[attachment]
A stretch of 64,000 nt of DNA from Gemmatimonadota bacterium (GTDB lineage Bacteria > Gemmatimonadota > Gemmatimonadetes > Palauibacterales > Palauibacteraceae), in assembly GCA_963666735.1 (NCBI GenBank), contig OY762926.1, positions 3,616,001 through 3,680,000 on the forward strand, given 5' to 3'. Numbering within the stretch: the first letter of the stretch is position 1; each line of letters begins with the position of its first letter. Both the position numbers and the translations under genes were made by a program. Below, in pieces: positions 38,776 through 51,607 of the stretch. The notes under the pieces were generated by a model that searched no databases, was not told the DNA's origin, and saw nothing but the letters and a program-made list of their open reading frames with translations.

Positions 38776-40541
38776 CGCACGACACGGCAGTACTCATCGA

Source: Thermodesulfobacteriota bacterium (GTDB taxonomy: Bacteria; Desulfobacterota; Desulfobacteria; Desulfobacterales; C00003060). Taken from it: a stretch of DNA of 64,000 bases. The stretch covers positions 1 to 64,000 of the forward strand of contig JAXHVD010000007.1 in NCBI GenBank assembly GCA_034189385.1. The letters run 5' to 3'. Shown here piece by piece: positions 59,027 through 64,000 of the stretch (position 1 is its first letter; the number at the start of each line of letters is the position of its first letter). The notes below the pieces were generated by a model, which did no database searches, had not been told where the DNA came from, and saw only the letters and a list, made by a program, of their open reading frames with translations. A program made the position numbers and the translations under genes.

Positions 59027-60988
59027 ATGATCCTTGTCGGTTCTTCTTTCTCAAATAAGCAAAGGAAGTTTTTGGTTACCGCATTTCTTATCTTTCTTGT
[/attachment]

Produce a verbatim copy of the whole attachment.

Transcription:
A stretch of 64,000 nt of DNA from Gemmatimonadota bacterium (GTDB lineage Bacteria > Gemmatimonadota > Gemmatimonadetes > Palauibacterales > Palauibacteraceae), in assembly GCA_963666735.1 (NCBI GenBank), contig OY762926.1, positions 3,616,001 through 3,680,000 on the forward strand, given 5' to 3'. Numbering within the stretch: the first letter of the stretch is position 1; each line of letters begins with the position of its first letter. Both the position numbers and the translations under genes were made by a program. Below, in pieces: positions 38,776 through 51,607 of the stretch. The notes under the pieces were generated by a model that searched no databases, was not told the DNA's origin, and saw nothing but the letters and a program-made list of their open reading frames with translations.

Positions 38776-40541
38776 CGCACGACACGGCAGTACTCATCGA

Source: Thermodesulfobacteriota bacterium (GTDB taxonomy: Bacteria; Desulfobacterota; Desulfobacteria; Desulfobacterales; C00003060). Taken from it: a stretch of DNA of 64,000 bases. The stretch covers positions 1 to 64,000 of the forward strand of contig JAXHVD010000007.1 in NCBI GenBank assembly GCA_034189385.1. The letters run 5' to 3'. Shown here piece by piece: positions 59,027 through 64,000 of the stretch (position 1 is its first letter; the number at the start of each line of letters is the position of its first letter). The notes below the pieces were generated by a model, which did no database searches, had not been told where the DNA came from, and saw only the letters and a list, made by a program, of their open reading frames with translations. A program made the position numbers and the translations under genes.

Positions 59027-60988
59027 ATGATCCTTGTCGGTTCTTCTTTCTCAAATAAGCAAAGGAAGTTTTTGGTTACCGCATTTCTTATCTTTCTTGT